Joined
Oct 5, 2019
Messages
128
Likes
118
Portables
2
I'm guessing you couldn't get the board to boot on 5V? I have the exact same board and was hoping the buck converter would cope with 5V input...

What's the additional links for from the capacitor if I may ask?
I was able to finally get it to boot on the 5v yesterday. My issue was that I didn't sand the trim enough. Are you getting a low 5v when powering on the N64?

I'm not sure what you are asking for about the capacitor. Do you mean the PMS?
 
Joined
Jan 18, 2019
Messages
22
Likes
32
Apologies, I had to rewrite my message yesterday after my browser refreshed unexpectedly; I was meant to have said:

Were you not able to get the Screen Board to boot off 5v. I've got the same screen and exact same control board, but haven't tried it on 5v yet...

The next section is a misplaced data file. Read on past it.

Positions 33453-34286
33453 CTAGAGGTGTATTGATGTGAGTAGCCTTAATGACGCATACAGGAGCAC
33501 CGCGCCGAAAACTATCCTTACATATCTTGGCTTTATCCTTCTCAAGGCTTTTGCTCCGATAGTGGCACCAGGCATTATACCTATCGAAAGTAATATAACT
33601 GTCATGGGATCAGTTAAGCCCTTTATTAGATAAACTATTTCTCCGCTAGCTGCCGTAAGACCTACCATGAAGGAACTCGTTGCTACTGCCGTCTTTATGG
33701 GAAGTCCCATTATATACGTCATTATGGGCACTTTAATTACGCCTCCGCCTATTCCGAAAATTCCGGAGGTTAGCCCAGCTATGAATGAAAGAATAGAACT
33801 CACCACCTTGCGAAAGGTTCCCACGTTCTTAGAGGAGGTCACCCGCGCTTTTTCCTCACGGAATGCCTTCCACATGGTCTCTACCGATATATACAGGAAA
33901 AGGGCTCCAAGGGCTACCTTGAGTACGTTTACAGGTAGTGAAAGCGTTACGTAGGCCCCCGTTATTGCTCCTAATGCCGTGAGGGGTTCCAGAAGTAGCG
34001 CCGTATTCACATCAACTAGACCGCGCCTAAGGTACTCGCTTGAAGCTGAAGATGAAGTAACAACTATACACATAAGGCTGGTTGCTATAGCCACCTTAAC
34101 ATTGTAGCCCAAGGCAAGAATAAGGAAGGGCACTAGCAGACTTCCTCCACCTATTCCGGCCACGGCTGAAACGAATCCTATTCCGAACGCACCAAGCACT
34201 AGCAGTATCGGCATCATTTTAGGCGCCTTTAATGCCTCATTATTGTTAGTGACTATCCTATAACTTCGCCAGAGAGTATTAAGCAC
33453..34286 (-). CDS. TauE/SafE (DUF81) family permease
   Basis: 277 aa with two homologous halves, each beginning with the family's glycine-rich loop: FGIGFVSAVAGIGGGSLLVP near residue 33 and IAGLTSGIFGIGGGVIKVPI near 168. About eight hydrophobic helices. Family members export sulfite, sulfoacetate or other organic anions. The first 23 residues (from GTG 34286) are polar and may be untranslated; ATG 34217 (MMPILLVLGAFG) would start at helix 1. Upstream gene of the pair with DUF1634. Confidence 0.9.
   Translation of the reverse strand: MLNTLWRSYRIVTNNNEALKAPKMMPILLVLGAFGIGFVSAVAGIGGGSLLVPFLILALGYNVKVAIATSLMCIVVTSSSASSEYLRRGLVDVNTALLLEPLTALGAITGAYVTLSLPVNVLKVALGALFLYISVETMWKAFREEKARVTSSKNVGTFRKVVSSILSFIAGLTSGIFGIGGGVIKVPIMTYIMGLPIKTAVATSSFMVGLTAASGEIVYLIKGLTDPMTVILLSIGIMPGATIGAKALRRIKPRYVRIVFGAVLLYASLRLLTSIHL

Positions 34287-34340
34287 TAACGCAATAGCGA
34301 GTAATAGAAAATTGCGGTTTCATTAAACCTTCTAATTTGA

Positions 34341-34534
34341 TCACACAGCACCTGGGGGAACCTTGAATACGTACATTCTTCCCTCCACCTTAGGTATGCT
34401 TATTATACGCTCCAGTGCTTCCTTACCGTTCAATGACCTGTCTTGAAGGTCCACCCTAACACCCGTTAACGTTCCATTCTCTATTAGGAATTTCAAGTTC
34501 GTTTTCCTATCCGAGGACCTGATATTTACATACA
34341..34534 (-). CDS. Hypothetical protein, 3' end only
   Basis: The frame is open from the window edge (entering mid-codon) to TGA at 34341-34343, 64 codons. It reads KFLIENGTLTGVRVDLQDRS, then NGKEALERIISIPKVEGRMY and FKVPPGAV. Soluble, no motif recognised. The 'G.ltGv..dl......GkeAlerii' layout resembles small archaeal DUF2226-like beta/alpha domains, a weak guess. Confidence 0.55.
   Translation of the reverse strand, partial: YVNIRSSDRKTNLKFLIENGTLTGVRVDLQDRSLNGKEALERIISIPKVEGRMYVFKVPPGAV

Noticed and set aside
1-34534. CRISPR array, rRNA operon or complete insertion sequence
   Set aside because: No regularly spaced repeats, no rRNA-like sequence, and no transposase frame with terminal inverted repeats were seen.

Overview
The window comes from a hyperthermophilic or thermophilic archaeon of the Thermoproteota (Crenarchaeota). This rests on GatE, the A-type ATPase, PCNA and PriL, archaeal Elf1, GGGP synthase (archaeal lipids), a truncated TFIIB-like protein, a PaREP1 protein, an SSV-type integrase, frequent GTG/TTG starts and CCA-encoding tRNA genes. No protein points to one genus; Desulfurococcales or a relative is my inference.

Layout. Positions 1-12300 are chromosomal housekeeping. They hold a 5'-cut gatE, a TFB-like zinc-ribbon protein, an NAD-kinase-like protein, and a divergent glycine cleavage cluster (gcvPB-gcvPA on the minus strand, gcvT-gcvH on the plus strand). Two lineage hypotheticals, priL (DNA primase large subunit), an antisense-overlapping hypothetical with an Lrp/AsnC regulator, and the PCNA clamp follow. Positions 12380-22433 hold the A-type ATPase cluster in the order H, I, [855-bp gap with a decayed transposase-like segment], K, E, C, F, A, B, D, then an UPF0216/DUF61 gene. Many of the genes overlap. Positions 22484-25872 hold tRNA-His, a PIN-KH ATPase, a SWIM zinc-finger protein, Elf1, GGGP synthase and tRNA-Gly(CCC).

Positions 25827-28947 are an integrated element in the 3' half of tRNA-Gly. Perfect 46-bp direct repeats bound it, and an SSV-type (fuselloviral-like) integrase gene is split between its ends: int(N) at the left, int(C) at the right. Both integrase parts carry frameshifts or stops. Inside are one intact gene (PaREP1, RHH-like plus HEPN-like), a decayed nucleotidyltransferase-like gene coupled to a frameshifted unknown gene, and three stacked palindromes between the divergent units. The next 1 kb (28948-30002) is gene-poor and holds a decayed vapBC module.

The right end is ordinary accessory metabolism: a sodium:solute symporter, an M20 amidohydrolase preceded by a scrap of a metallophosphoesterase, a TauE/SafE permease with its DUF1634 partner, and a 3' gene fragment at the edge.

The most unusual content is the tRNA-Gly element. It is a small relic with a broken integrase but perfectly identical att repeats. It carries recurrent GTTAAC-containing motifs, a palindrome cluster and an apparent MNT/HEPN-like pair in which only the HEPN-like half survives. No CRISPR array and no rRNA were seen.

Joined
Jan 18, 2019
Messages
22
Likes
32
You absolute star! :D:D

I thought I'd already found as much info as I could on these screen boards; definitely think it could do with a sticky/ compendium of all the variants.

I'm guessing the jumper between the capacitor and the surface mount component was needed after removing L1?
 
Joined
Oct 5, 2019
Messages
128
Likes
118
Portables
2
You absolute star! :D:D

I thought I'd already found as much info as I could on these screen boards; definitely think it could do with a sticky/ compendium of all the variants.

I'm guessing the jumper between the capacitor and the surface mount component was needed after removing L1?
That jumper is because I ripped the pad when removing L1. If you remove it clean it just needs the 1 wire on the capacitor and 1 to ground.
 
Joined
Oct 5, 2019
Messages
128
Likes
118
Portables
2
After a couple of weeks putting off the RCP cartridge relocation, I finally got around to giving it a go.

I used the compendium to make sure I got all the wires done correctly. I also followed this guide for where to wire the 3.3v lines: https://bitbuilt.net/forums/index.php?threads/rcp-27-28wiring-guide.1516/